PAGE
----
Old Mission San Juan Bautista



Old Mission San Juan Bautista




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The Baptist Immortalized
(originally printed Feb 2001 by The Observer)

The community of San Juan Bautista gathered in front of the historic mission December 17th as Old Mission pastor Father Edward Fitz-Henry and sculptor Thomas Marsh unveiled an eight-foot statue of mission patron St. John the Baptist (c.f. Observer, November 2000).

Made possible by a gift of parishioners Roger and Wendy Mairose, the image bears the features of the Native American Mutsen band of Ohlones who inhabited the Mission 200 years ago. With an ecstatic facial expression and outstretched arms, the Baptist acknowledges an unseen Spirit. The base of the statue bears the Native American equivalent of the symbols of the four evangelists. The face of a mountain lion represents Mark, a bison for Luke, a golden eagle for John, and a Native American for Matthew.



Michael Warren was the model for the figure of John the Baptist, and the Native American features of the saint are a composite of the faces of two great-grandsons of Ascencion Solorsano, a member of the Mutsen band, who is buried in the Old Mission cemetery.

The sculpture was blessed by Fitz-Henry at dawn on December 21, the winter solstice. Sonne Reyna, one of many Native American representatives at the dedication, also imparted a blessing enveloping the statue in the smoke of dried sage leaves and sprinkling it with bits of tobacco while chanting an ancestral prayer. Carrie Higuera, 100, a direct descendant of Solorsano, was an honored guest at the blessing.

Father Fitz-Henry said of the sculpture, "This compelling work of art is a legacy of enduring beauty that will inspire many future generations of parishioners and visitors to Old Mission San Juan Bautista." He added, "We are well pleased!"
In June, 1803, the cornerstone was laid for the present church. With three naves or aisles, it became the widest of all the mission churches. It was dedicated on June 23, 1812. Padre Esteban Tapis is buried in the sanctuary of the church. He was, at one time, Presidente of the Missions and he is founder of the Mission Santa Ines. When he retired from office he came to San Juan Bautista where his musical talents brought fame and a new name to San Juan, "THE MISSION OF MUSIC." Two of his handwritten choir books can be seen in the Museum.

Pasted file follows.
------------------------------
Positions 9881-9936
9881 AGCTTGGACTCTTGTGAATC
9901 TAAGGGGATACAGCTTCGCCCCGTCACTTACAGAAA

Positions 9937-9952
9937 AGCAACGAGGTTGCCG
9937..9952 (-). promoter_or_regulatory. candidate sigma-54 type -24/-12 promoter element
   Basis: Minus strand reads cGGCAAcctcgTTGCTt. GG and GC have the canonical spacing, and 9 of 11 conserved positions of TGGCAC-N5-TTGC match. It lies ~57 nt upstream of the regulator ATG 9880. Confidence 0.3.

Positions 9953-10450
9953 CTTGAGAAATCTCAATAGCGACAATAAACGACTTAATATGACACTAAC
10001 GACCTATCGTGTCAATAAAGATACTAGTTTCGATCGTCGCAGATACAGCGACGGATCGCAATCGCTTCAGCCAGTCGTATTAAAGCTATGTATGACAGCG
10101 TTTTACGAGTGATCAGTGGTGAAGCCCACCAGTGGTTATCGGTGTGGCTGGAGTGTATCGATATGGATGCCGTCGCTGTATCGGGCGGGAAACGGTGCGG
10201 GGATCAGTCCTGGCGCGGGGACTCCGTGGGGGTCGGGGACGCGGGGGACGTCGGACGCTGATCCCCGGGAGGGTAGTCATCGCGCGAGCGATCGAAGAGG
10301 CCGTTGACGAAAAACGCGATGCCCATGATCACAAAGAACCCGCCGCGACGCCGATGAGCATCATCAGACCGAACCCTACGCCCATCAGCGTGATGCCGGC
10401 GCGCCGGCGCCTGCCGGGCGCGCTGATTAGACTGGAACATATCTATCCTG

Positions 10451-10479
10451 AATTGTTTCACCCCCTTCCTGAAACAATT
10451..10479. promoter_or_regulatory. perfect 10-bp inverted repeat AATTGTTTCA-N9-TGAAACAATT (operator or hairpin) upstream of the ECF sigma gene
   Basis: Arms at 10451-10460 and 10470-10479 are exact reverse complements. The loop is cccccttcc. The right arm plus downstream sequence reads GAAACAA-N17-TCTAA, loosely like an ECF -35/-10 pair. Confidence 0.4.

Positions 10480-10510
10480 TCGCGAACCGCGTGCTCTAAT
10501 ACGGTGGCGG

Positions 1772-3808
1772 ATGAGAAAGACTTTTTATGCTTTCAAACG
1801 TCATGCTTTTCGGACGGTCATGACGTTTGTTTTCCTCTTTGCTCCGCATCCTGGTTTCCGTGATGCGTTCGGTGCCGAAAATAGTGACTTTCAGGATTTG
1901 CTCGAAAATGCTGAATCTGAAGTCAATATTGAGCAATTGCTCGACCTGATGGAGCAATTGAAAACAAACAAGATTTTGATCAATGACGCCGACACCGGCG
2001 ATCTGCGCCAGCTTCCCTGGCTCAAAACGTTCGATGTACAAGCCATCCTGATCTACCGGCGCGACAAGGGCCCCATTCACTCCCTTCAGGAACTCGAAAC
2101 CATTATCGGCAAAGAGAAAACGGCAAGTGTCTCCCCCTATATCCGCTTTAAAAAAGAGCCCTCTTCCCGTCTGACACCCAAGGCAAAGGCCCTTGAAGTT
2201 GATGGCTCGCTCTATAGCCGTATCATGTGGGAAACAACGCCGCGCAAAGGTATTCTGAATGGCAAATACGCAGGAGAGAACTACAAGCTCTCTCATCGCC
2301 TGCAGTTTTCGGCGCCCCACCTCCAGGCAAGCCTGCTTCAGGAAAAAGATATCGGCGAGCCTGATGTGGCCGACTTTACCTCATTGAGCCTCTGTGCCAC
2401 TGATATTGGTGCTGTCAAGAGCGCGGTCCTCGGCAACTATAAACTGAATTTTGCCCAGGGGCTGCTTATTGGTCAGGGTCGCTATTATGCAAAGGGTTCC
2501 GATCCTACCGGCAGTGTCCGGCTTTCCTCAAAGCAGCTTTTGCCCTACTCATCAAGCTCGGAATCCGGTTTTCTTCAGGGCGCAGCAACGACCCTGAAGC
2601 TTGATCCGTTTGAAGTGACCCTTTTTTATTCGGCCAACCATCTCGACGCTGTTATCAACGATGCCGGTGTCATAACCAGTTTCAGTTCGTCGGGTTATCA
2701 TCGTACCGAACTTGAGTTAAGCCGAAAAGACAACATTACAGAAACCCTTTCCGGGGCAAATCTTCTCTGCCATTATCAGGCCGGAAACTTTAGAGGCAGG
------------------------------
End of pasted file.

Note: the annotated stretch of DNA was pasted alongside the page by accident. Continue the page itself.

Interior completion of the church continued through 1817 when the floor was tiled and the main altar and reredos (which holds the six statues) were completed by Thomas Doak, an American sailor who jumped ship in Monterey. He painted the reredos in exchange for room and board.

When visiting the Mission, pay special attention to the church floor tiles. There are animal prints in the tiles that were made while the tiles were left outside to dry in the sun. Also, note the "Cat Door" carved into the blue side door in the Guadalupe Chapel. This allowed cats access at all times to catch mice. In the 1800's mice were serious pests eating much of the harvest.

The present museum rooms were the padre's living quarters and the work areas for the Native Americans. Over the years the rooms were used for storage and for Mass after the 1906 eqrthquake.

The gardens were the center of activity. Here were learned the skills of carpentry, tanning, weaving, and candlemaking.

The present Gift Shop was a storeroom. In 1847, it was a temporary home for the Breen family who survived the Donner Party tragedy. Their family Bible is in the Museum.

The San Andreas Fault runs along the base of the hill below the cemetery. In 1906, there was a violent earthquake that shook the greater part of central California. The side walls of the church collapsed. They were restored in 1976. Vestiges of the original El Camino Real can still be seen north of the cemetery.

The "convento" wing is all that remains of the quadrangle that had enclosed the gardens. The kitchen served 1,200 people three times a day. The mission's collection of books and art works are in many cases older than the mission. Some of the fine vestments in the museum are from China, Russia and Venice, and were used at the mission as recently as the 1930's.

The cemetery on the north side of the church contains the remains of over 4,000 Christian Native Americans and Europeans. Ascencion Solorzano, the last pure blooded Native American of this mission, is buried in the cemetery. Her grave is marked by a red cross and a plaque has been placed on the wall above her grave in her memory.

The church was secularized in 1835, when much of the mission property was seized by the Mexican government. In 1895, the present mission buildings and 55 acres were given back to the Church by Federal decree of the United States government. San Juan Bautista has the only original Spanish Plaza remaining in California.

The Old Mission San Juan Bautista has had an unbroken succession of pastors since its founding on June 24,1797.

As part of the bicentennial celebrations, the original chapel (Guadalupe Chapel) has been restored along with the restoration of the actual mission well. The museum has also been improved with the help of Dr. Ruben Mendoza and the students of CSU-Monterey Bay.

The future goals of the mission include rebuilding the guard tower where the Spanish soldiers lived and rebuilding the missing wings of the mission whose foundations have been uncovered by Dr. Mendoza. This is an expensive process and we deeply appreciate any donations made to the Mission. If you wish to become a Benefactor of the Mission, please call 831.623.2127 for information.

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Photos ©2003 c.a. Thomas Photography. All Rights Reserved.